I’ve written previously about three of the four late 19th and early 20th century painters whose styles are sometimes called “Parisianism”, or more simply “Painters of Paris”, Eugéne Galien Laloue, Edouard-Léon Cortès and Antoine Blanchard.
Never a formal group, these were just painters working in slightly different times, with similar intentions and shared influences. They were noted for their portrayals of the city of light, its boulevards and landmarks, often with the intense yellows and oranges of luminous shop windows set against low chroma backgrounds in complementary blue-grays and earth colors.
(Jean Béraud is often added to that list, but his style was different enough that I don’t generally include him in with the others.)
Though Galien Laloue remains my personal favorite, Luigi Loir is the originator of the characteristic style the others — particularly Cortes and Blanchard — later became known for; he is also arguably the most original and artistically sophisticated of the painters.
Loir sought to capture the streets of Paris in varying conditions of atmosphere and light, but often chose twilight, evening, or overcast days in which the lights of shops and cafes were set aglow against the muted colors of the city’s beautiful monuments and architecture.
Loir and the others populated their streets with throngs of gesturally indicated shoppers, travelers and cafe goers, on foot and in carriages. Though they look romanticized to us (and likely to Cortes and Blanchard), to Loir, these were scenes of contemporary, everyday life — at the time, a novel approach that he shared with the Impressionists.
Loir was also a prolific designer and illustrator, given the distinction of creating official exhibition cover for the 1900 Exposition Universelle (what we now think of as the “Worlds Fair”) in Paris.
Loir was adept with gouache, watercolor and oil, as well as being a pioneer in the use of chromolithography, a process that allowed the wide publication of large scale color images for the first time.
As with Galien Laloue, it is Loir’s gouache paintings that I find most compelling — part painterly, part graphic, alive with vibrant contrasts of chroma, value and delineation.
Galerie Ary Jan
Luigi Loir, artiste peintre
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6 Replies to “Luigi Loir”
Thanks for putting Loir in context with the other boulevard painters. I always saw his paintings come up with the other names in the auction catalogs, and wondered where it came from. He did have quite a range of colors and moods. Very inspiring.
You and James Gurney are really gouache washing us lately. A good thing!
Enough that I am going to back to it again. I miss gouache. Are all of these in your post gouache? This was an artist who treated it like a (respected) finished medium and not one relegated to only studies.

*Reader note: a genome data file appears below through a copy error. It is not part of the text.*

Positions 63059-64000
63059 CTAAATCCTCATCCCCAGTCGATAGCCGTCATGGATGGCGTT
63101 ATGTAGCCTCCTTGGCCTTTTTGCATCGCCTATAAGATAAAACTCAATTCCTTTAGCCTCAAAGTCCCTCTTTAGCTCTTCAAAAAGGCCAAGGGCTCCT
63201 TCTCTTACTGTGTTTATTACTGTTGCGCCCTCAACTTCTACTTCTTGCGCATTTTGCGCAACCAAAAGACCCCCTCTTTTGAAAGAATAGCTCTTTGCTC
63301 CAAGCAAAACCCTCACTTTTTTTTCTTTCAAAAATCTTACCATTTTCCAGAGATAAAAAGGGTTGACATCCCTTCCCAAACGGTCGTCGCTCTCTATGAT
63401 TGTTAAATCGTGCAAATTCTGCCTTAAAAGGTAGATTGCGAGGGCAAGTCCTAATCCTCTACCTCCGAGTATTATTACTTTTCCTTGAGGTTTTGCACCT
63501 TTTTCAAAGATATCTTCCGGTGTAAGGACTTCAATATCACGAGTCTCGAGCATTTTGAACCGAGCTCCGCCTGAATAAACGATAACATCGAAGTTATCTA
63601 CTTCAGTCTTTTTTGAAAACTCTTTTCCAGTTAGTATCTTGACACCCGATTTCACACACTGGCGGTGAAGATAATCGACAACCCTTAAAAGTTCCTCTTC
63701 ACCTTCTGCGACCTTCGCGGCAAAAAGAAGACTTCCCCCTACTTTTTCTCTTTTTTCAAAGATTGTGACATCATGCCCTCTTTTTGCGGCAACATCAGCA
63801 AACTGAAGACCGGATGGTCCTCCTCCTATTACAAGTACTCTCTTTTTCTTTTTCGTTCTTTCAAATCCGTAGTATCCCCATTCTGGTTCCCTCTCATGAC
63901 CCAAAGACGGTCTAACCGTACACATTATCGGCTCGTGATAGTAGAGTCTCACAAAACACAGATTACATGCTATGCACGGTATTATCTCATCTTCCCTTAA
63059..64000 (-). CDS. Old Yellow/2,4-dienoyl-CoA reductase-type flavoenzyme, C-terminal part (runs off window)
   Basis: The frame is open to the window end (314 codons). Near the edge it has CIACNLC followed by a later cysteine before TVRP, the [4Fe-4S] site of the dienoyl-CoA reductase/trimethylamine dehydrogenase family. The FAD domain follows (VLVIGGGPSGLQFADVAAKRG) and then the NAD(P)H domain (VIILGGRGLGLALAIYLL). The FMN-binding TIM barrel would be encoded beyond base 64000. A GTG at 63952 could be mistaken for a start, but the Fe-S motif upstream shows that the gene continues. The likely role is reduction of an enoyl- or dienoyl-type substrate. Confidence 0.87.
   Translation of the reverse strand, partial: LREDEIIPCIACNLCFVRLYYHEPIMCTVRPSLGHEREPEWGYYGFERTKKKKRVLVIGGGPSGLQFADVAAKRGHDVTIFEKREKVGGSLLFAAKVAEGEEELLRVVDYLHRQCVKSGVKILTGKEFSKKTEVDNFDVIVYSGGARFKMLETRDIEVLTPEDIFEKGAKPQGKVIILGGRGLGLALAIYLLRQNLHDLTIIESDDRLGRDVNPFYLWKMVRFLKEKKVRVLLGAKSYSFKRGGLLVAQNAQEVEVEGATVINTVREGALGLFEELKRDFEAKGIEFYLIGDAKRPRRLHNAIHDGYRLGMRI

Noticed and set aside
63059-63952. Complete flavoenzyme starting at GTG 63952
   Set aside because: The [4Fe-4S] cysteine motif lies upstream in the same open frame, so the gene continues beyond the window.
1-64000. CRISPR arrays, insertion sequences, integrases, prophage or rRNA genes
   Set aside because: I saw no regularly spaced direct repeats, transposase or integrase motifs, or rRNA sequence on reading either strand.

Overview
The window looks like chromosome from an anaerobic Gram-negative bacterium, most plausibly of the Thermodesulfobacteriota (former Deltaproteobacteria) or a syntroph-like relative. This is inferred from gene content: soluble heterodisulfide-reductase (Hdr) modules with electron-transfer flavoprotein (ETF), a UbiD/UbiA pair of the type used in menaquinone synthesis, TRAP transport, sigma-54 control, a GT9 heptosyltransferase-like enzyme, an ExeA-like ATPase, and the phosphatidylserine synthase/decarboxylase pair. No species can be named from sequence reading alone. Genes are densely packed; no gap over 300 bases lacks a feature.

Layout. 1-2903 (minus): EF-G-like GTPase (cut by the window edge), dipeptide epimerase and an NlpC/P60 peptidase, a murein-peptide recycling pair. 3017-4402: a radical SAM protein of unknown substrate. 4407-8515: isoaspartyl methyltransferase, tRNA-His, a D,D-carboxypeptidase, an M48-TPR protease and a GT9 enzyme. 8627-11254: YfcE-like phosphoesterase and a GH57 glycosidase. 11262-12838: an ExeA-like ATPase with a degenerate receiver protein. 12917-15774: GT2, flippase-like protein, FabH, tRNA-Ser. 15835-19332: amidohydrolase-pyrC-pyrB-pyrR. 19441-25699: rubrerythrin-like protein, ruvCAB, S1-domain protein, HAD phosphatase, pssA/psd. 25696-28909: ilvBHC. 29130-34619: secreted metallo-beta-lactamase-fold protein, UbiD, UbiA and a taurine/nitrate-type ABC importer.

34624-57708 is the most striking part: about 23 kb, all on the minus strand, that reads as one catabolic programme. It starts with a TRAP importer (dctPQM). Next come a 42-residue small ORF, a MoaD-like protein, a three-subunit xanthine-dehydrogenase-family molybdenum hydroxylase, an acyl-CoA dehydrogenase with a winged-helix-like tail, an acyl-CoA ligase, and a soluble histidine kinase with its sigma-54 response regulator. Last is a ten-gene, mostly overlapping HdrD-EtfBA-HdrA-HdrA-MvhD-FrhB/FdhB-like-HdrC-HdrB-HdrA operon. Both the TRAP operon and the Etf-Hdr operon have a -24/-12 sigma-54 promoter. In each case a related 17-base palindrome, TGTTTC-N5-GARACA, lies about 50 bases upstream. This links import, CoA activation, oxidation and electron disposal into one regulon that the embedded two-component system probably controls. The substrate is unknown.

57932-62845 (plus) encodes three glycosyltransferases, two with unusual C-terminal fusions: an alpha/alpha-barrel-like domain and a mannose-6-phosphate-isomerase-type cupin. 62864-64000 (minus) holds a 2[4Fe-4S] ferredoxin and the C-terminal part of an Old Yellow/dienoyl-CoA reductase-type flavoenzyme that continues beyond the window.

Yes, Galien Laloue also treated it as a finished gallery art medium. The images I’ve shown are a mix of gouache and oil. The Athenaeum site has a fair selection listed with the medium. In general, when they say “watercolor” for Loir, it’s usually gouache or a mixture of gouache and watercolor.
As the registrar and researcher at a much respected New York City art gallery for over 35 years, I had a chance to handle and examine the work of the artist you mentioned.
Luigi Loir is by far the best of the group. His preliminary drawing , which often bleeds thru the paint layers, is almost architectural in its precision in handing of multi point perspective. His treatment of atmosphere is on a par with Whistler. Although most of his work has layers of delicate impressionist paint handling adding depth and mood; I have seen works that were brought to a very high level of finish. Also, there is a very satisfying balance and rightness to his compositions.
Frankly, Galien-Laloue and Cortes painted for the tourist trade. Their paintings are the kind that wealthy dilettantes doing the “tour of the continent” would take back to Indiana or Ohio as souvenirs of Paris. It’s the kind of painting that today is turned out in workshops.
When I first came across these 2 artists, I at first thought they were the same person using pseudonyms. I am sure that these fellows knocked these pictures out as fast as their dealer could sell them. Then spending their spare time and money in bars and brothels. I am still amazed when collectors today pay $40 to 50,000 for this hack work,
Thanks very much for your insight and personal experience. It’s much appreciated as few of us have actually had the benefit of seeing Loir’s work in person.
I might disagree with the classification of Galien Laloue and Cortes as “hacks” (grin), but I recognize their approach as formulaic, intended to have a certain calculated appeal and focusing on landmarks and the grand boulevards, but it happens to be a formula I like, particularly in Galien Laloue’s handling of gouache. Yes, they certainly “turned out work”, it’s acknowledged that Galien Laloue chose to work in gouache so he could produce salable paintings more quickly than in oil, and used pseudonyms so he could bypass his single gallery commitment, but I still like his approach. Simply a matter of personal preferences.
I do see Loir as the originator of the style the others picked up and made into a formula, and I’ve been able to tell from my limited exposure to images of his work that he is certainly a higher level of artist than the others; though I have to admit I was surprised (and delighted) at your assessment of his atmospheric effects as in a league with Whistler — a mark of exceptionally high regard.
Thanks again for your contribution to our understanding of Loir; it’s prompted me to try to dig a bit further into his background in art school and university libraries when I have the chance.
Paris belongs to you …
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